uiridû – justice
ratû – grace, blessing
ratobo – blessings
sedû – peace
agnê – guidance
nertû – strength
boudê – victory
ianobitoû – prosperity

An example:

Arcîmosnis/Arcîumî slanû
(We/I ask for health)

Now for whom you may ask for blessings. In Gaulish, we will use the accusative case. That means referring to the direct object of a sentence. So, who we are asking the blessing or request to be directed to. If it is for yourself, then the line above is good enough. But what about for someone else?

Some examples of people or groups to ask for in Gaulish are as follows:

uenian – family
carantâs – friends
contreban –  city, town, village, community
mapaten anson/imon – child (of ours/mine)
mapatâs anson/imon – children (of ours/mine)
regenion anson/imon – parent (of ours/mine)
regeniâ anson/imon – parents (of ours/mine)
Galatîs – fellow Galatîs
ollon – all people
tluxtiûs – the poor, needy
lobrûs – the sick
scasstâ – the hurt, injured
tegesicâ – the workers
bitun – the world

A final example for the full sentence:

Arcîmosnis/Arcîumî sedû bitun
(We/I ask for peace to the world)

 



Clauiiâ (Closing)

When there is only one recipient, these are the lines to use in Gaulish:

Slania tê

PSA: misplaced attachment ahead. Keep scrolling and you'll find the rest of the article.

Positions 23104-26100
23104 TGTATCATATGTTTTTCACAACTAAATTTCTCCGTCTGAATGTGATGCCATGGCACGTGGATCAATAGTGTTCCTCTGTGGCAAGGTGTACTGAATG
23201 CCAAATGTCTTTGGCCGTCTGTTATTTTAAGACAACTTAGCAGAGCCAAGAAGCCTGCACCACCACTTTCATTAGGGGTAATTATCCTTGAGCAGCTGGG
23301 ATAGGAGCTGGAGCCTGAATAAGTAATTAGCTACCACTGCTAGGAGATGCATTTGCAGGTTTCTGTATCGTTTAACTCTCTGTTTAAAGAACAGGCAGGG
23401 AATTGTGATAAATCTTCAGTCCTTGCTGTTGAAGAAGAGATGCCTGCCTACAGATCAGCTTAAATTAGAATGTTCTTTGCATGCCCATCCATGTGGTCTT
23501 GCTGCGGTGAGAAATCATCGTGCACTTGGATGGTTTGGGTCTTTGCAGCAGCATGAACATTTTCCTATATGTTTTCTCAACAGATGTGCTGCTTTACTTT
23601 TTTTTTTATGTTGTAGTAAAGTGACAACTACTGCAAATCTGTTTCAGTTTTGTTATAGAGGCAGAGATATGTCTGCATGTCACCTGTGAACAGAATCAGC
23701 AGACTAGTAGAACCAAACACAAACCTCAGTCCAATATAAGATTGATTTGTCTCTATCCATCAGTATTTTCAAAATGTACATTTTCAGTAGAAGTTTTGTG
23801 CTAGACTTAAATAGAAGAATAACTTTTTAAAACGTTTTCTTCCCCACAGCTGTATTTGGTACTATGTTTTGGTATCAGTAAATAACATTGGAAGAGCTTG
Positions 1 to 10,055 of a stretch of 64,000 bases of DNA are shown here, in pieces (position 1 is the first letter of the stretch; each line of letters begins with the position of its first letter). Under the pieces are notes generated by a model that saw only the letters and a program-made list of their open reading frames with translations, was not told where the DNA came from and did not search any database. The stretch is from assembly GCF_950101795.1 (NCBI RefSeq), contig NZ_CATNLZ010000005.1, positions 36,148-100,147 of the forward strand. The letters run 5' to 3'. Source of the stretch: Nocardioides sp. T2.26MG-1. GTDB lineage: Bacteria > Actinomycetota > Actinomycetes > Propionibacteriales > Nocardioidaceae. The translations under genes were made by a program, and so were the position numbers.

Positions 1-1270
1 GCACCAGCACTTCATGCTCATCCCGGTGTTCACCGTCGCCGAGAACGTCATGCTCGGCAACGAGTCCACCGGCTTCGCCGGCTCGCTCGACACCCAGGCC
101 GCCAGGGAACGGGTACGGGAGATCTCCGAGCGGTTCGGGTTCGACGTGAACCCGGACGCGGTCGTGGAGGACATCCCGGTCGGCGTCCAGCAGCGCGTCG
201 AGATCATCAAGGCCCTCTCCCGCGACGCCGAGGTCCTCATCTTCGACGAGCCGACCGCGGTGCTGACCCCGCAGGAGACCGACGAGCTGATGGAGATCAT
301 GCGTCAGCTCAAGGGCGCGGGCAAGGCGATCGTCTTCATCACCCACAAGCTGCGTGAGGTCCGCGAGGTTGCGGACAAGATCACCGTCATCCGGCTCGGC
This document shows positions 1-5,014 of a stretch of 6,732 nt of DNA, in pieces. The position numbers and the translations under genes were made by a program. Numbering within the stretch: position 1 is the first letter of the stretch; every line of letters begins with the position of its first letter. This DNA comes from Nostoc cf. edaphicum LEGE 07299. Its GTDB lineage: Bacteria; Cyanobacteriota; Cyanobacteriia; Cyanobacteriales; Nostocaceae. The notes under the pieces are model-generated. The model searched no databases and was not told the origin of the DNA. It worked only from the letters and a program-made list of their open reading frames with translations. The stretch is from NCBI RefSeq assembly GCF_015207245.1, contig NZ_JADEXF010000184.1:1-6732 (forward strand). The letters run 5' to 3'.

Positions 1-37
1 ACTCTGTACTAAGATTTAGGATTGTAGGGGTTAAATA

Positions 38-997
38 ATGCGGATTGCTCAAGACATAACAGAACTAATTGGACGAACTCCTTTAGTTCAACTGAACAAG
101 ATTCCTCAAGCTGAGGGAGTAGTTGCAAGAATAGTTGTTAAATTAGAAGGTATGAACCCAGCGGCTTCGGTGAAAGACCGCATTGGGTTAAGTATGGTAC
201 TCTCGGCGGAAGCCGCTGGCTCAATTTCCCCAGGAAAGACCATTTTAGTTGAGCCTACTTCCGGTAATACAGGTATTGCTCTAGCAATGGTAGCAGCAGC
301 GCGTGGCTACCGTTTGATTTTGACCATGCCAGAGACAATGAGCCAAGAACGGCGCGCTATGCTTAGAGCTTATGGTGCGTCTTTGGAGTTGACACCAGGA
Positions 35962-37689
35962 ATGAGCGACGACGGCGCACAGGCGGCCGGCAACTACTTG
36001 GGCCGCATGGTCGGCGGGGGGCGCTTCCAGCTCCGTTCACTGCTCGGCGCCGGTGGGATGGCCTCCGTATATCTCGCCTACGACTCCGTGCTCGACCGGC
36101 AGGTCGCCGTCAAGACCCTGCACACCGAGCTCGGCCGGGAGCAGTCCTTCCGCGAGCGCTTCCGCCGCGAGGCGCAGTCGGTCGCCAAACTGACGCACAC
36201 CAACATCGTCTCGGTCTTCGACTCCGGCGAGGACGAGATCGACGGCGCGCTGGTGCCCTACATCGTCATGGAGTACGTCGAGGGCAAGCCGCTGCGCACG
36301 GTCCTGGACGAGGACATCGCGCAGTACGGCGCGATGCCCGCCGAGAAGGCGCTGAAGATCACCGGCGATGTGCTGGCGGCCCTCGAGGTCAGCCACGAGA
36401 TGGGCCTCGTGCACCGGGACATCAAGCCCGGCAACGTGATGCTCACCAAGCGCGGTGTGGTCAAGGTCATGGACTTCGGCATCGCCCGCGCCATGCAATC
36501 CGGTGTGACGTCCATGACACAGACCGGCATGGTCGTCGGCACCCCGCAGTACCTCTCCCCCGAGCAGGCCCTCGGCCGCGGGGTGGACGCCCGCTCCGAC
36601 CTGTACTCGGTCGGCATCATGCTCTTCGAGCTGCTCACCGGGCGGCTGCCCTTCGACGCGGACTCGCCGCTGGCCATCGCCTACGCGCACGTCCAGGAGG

(Cheer to you)

Braton tê
(Thanks to you)

Molâmos-nis-tû/Molâmî-tû
(We/I praise you)

When there are multiple recipients only the last line changes. Instead of tû, you use suos.

The final line altogether to close is:

Iâmosnis/Iâiumî eni sedê
(We/I go in peace)

 


Centudricâ Uediâs (Example of an invocation)

This is what a full invocation may look like:

Uediumî Eponan
(I invoke Eponâ)

Riganâ uercariâs
(Queen of the fertile land)

Deuâ ulatês
(Goddess of the sovereign land)

Riganâ metiâs
(Queen of the Harvest)

Eporediâ entar bitoues, rodîitû boudin ollon
(Rider between worlds, you give bounty to all)

Rodîumî adbertâ etic braton
(I give offering and thanks to you)

[Adbertâ] [Offering]

Arcîumî ratobo Galatîs
(I ask for blessings to the Galatîs)

Slania tê
(Cheer to you)

Braton tê
(Thanks to you)

Molâmî-tû Eponin
(I praise you Eponâ)

Iâiumî eni sedê
(I go in peace)

 




That was a sample ritual. And this is a way we have developed to do invocations. The complexity is certainly present if one does them in Gaulish, but over time, it gets easier as with any other language.

Remember, that you don’t have to do the entire invocation in Gaulish if you don’t feel comfortable. And you can always do them with some Gaulish, and some of your usual language. It takes a little effort to do invocations in rituals right. However, we know that you can do it!